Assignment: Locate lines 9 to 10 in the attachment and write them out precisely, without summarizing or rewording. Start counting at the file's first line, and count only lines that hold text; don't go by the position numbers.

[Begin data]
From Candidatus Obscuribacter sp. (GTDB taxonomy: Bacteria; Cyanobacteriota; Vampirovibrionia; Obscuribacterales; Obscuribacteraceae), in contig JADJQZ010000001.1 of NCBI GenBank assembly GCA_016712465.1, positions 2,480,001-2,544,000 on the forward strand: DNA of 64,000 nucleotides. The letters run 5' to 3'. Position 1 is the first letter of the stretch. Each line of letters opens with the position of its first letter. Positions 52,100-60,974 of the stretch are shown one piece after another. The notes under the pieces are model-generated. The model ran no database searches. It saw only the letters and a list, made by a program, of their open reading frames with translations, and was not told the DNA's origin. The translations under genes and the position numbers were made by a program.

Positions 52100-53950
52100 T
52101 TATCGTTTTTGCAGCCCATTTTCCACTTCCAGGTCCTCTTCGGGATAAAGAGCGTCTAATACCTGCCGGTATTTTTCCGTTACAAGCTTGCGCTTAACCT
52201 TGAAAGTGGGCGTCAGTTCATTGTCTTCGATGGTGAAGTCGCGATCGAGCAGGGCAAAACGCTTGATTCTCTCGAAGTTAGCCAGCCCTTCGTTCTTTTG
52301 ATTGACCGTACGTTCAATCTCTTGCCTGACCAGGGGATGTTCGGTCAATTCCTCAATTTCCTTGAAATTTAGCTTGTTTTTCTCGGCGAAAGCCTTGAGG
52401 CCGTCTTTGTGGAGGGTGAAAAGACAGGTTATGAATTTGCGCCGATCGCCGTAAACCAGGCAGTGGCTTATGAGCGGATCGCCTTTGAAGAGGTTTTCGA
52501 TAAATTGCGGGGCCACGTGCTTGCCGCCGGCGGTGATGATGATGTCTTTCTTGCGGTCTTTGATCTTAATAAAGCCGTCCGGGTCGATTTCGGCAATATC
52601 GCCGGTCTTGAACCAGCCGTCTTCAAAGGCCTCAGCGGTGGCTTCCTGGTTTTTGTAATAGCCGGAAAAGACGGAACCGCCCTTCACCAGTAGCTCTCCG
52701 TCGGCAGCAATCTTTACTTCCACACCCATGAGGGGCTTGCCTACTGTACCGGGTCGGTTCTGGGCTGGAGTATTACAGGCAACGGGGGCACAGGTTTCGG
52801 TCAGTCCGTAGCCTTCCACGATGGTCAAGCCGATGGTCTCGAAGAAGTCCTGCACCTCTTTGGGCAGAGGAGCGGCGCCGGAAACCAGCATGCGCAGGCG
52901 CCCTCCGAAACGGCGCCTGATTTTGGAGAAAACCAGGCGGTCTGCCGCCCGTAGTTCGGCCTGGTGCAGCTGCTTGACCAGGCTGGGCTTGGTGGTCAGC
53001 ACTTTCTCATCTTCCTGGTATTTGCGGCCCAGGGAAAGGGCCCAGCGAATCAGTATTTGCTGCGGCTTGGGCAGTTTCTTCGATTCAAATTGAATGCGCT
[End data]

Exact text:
52601 GCCGGTCTTGAACCAGCCGTCTTCAAAGGCCTCAGCGGTGGCTTCCTGGTTTTTGTAATAGCCGGAAAAGACGGAACCGCCCTTCACCAGTAGCTCTCCG
52701 TCGGCAGCAATCTTTACTTCCACACCCATGAGGGGCTTGCCTACTGTACCGGGTCGGTTCTGGGCTGGAGTATTACAGGCAACGGGGGCACAGGTTTCGG